Oh Say Can you See? By Trevor Plumbly
You have to wonder about the Americans. They can certainly lay claim to the phrase ‘too big for their breeches’, especially when it comes to the basic laws and freedoms that their ‘allies’ enjoy. Any thinking person could be excused for believing that cultural indoctrination is more on their menu than friendly cooperation, and very few seem inclined to put up too much resistance. New Zealand certainly did resist under David Lange by adopting the ‘Nuclear Free’ stance, effectively telling them, ‘We don’t want ships with those capabilities in our harbours.’ A sharp contrast to England’s heads of state jumping on a plane every time Washington sneezed. Much good it did them: in return for that sort of loyalty they tapped the phones of everyone from the Royal Family down. The German and French leaders received the same friendly courtesy and accepted this invasion with far more grace than it deserved, but I guess that’s what makes diplomacy great.
‘Buddy Can You Spare a Crime?’
Some of you who read my piece ‘Dotcomedy’ will, I hope, be pleased to learn that Kim Dotcom is still in NZ and, indeed, still at large, despite the best efforts of the FBI. Dotcom is an interesting character: he’s not a criminal in the commonly accepted definition of the word; his crime was to short change Warner Brothers of a few million via copyright property. Yet on New Zealand soil he was arrested in a raid that owed more to a James Bond movie than the apprehension of a white collar crime suspect. What concerns me is that our government seems to find nothing disturbing about the FBI involvement in the raid itself or their continuing pressuring for breach of bail hearings for minor transgressions that could, and should, have been decided in a judge’s chambers rather than the high court. His extradition trial is not due to be heard until June next year; in the meantime, his ability to continue funding legal counsel capable of fighting at that level is under threat and a further raft of FBI inspired, frivolous charges could see him returned to jail. What sort of justice is that? And, more importantly, just how much influence do these people have over here?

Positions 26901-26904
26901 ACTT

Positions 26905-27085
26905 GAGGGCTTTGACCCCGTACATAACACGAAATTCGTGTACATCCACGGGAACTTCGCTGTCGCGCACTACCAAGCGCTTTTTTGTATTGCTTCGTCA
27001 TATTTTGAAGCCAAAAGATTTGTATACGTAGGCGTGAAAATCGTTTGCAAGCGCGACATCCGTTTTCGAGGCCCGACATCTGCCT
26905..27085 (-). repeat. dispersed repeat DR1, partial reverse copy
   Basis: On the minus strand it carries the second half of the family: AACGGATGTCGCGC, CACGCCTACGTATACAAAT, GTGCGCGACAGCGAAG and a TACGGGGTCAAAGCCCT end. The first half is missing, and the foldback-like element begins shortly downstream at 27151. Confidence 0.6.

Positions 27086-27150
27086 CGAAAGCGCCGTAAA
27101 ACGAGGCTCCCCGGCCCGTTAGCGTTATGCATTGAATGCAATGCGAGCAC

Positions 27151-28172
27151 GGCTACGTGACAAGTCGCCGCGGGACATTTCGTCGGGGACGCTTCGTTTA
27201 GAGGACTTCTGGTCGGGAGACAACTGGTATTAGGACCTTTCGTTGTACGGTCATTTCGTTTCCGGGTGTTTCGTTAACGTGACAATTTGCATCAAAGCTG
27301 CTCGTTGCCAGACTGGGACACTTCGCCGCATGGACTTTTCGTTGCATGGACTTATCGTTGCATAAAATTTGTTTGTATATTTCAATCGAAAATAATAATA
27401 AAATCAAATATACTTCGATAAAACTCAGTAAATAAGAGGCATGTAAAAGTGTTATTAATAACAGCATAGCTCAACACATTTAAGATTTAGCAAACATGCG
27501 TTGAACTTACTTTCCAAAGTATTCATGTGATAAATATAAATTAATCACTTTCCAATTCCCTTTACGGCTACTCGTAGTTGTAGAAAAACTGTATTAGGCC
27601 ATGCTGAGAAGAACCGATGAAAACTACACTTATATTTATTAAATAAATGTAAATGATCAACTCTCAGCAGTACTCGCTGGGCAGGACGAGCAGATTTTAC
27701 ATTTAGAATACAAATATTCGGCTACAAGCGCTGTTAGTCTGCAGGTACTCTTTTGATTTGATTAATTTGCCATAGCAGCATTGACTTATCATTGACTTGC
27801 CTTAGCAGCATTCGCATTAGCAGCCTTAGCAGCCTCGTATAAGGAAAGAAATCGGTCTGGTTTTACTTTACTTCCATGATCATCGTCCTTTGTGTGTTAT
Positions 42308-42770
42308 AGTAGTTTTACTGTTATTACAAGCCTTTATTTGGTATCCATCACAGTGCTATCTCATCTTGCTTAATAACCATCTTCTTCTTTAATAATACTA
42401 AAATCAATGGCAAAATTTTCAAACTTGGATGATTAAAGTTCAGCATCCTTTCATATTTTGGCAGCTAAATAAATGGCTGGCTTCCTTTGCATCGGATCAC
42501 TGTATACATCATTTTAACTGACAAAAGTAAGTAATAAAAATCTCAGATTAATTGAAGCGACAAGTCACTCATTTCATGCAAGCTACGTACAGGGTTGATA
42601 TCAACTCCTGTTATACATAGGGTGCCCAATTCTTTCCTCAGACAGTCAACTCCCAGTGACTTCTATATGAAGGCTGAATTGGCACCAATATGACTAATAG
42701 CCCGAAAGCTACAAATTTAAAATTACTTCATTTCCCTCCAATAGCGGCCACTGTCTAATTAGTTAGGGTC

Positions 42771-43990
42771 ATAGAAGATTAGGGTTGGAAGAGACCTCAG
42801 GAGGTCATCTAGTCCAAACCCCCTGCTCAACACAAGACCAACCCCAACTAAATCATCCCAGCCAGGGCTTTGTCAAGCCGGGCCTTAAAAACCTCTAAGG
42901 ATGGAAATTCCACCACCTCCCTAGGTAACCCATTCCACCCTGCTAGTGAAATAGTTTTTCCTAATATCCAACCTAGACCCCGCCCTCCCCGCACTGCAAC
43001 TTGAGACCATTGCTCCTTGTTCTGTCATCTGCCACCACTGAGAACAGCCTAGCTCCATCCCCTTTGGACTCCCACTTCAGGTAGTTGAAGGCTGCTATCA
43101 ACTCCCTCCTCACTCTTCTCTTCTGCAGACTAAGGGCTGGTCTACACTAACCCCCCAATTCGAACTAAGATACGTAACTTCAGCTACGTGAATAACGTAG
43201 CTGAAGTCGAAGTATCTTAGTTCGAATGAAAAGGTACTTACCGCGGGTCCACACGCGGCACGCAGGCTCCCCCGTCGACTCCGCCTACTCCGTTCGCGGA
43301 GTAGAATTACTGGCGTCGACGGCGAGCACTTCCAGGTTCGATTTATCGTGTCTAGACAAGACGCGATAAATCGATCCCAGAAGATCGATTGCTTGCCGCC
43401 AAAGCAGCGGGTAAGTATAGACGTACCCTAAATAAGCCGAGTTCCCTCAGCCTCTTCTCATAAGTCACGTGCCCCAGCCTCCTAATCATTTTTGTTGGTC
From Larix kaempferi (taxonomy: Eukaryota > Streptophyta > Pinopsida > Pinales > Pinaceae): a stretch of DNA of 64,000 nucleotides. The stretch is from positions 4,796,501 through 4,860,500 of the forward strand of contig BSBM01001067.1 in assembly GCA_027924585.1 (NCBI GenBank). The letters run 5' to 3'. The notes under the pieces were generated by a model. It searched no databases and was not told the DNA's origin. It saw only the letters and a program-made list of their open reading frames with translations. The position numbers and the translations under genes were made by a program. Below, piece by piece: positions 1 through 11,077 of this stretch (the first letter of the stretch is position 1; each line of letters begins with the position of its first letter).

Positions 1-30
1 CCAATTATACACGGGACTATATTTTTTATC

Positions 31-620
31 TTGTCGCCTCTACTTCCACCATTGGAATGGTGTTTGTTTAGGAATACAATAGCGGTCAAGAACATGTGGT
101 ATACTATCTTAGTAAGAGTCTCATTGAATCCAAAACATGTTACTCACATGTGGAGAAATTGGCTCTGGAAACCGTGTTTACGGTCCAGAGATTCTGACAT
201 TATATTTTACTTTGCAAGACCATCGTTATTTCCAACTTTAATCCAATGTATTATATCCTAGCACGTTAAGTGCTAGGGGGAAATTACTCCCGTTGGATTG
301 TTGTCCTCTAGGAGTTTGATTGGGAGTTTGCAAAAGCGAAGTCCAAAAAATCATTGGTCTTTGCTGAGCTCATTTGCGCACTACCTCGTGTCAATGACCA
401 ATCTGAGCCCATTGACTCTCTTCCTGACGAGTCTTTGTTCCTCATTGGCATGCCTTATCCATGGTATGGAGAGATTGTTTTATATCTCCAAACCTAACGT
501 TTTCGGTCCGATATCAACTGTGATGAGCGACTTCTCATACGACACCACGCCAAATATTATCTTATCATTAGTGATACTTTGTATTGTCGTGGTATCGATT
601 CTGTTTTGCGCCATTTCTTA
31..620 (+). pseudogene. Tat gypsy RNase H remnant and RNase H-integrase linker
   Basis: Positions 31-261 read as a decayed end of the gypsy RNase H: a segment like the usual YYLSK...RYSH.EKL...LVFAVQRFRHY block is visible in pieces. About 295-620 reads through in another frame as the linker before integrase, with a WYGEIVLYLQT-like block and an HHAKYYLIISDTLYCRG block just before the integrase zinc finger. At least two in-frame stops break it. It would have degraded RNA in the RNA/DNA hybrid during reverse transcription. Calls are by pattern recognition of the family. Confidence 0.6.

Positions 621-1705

The Extended Family
I can’t help having a bit of sympathy for Dotcom. The immigration department positively chortled at the prospect of the billionaire moving here, then did an about face when the Yanks started screaming; they were joined in the chorus by an ever anxious to please Justice Department. Virtually overnight, the previously fêted mogul became a target for the dregs of our society from rednecks to talkback shock jockeys, one of whom described him as ‘a fat German crook’ (yet another blow for professional journalism and a harsh reminder of how open we are to imported prejudice). Isn’t it about time we grew up? We, along with Australia, spent our formative years clinging to Britain’s apron strings, now it seems we’re transferring that dependency to America, housing the spy bases and joining them in whatever conflict they deem important. Dotcom is a New Zealand resident and as such has the right to a trial devoid of internal political influence or external harassment from a bully thousands of miles away.